There’s no doubt Promising Young Woman rips the scab off and exposes the darkness beneath. It’s a darkness we all know is there. Some of us try to ignore it, some of us feel powerless to stop it, many of us have been victims of it. But. We. All. Know. It. Is. There.
So please, take your brother, husband, boyfriend, father and male friends to see this film. Have the difficult conversations that arise afterwards. And for God’s sakes, all you men out there who sincerely want to help women: start listening to the experiences of the women you are supposed to care about, believe them and step up. Because women are still being raped and assaulted by “nice guys” and we need your help to stop it.
And as for you “nice guy” perpetrators out there. I hope you meet a woman like Cassie very soon.
In loving and intimate relationships, there are always things you need to negotiate on – where to eat dinner, who is preparing dinner, where to go on holidays, what colour you should paint the walls, how much money you save together for your agreed goals, and so on. These types of negotiations happen in healthy relationships.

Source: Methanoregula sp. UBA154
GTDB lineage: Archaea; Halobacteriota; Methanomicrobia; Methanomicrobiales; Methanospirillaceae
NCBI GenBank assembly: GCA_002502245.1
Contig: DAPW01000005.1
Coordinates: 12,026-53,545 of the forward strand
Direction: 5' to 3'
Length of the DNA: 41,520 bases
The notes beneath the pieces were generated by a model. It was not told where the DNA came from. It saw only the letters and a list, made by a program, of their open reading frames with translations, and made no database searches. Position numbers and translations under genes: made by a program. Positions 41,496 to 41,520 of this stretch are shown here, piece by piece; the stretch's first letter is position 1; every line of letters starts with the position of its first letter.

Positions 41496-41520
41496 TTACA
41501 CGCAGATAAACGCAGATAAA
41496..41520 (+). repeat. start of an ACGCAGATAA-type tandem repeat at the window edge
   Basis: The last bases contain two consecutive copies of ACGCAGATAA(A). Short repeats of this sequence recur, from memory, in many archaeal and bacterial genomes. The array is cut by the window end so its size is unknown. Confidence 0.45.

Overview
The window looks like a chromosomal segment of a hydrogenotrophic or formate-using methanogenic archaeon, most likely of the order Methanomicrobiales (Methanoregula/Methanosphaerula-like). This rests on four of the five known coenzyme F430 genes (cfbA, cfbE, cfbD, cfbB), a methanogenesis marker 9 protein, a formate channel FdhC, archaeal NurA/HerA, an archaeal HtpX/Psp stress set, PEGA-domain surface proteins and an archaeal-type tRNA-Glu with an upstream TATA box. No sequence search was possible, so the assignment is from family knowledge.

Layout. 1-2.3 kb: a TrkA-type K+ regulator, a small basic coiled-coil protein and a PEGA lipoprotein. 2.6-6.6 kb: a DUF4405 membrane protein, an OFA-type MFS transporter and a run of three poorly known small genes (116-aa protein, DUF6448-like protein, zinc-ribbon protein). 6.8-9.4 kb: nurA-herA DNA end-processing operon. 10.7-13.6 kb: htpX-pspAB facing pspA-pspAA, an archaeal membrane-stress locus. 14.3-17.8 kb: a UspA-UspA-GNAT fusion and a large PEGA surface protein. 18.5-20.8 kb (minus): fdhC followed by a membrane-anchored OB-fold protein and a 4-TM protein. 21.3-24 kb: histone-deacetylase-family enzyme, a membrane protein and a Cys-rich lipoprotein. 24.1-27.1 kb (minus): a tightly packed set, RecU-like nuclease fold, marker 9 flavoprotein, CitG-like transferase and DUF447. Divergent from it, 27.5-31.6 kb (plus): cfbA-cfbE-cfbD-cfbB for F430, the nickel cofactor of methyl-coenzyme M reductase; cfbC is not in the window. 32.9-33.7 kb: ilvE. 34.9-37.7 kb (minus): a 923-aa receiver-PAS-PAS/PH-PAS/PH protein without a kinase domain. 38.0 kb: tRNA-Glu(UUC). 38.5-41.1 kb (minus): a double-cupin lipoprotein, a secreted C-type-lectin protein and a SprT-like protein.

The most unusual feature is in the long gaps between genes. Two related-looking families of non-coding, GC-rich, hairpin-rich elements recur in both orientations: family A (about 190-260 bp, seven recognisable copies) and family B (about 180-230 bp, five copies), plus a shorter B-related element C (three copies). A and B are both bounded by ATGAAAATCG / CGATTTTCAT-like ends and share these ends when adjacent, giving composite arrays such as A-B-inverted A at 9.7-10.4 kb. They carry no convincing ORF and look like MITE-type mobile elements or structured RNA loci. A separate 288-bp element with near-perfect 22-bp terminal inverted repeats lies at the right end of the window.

Unfortunately, some men believe their female partners should also negotiate with them about other topics like:
What you wear
What you eat
What you post on social media (when he and/or your children aren’t in the pics)
What you wear when you post on social media
What you weigh
The size of your breasts (implants anyone?)
Which other men you can talk to
How much make-up you do or don’t wear.
These topics are NOT negotiation points and if you’re with a man (a term I am using very loosely in this instance) who insists on you negotiating about these, LEAVE.
You may think this advice is rather melodramatic but is it, really? Because I have to tell you, when you agree to negotiate about how you show up in the world, you are on a slippery slope to nowhere good. Your autonomy is not up for negotiation.
And quite frankly, I don’t give a damn about his feelings about this and neither should you. I would also wonder who taught him it was okay to tell you what you can and cannot do with your body. That sounds like a bad case of entitlement and he should get some therapy to resolve that issue while you move onto a man who has a healthy sense of self and respects you as the amazing goddess you are.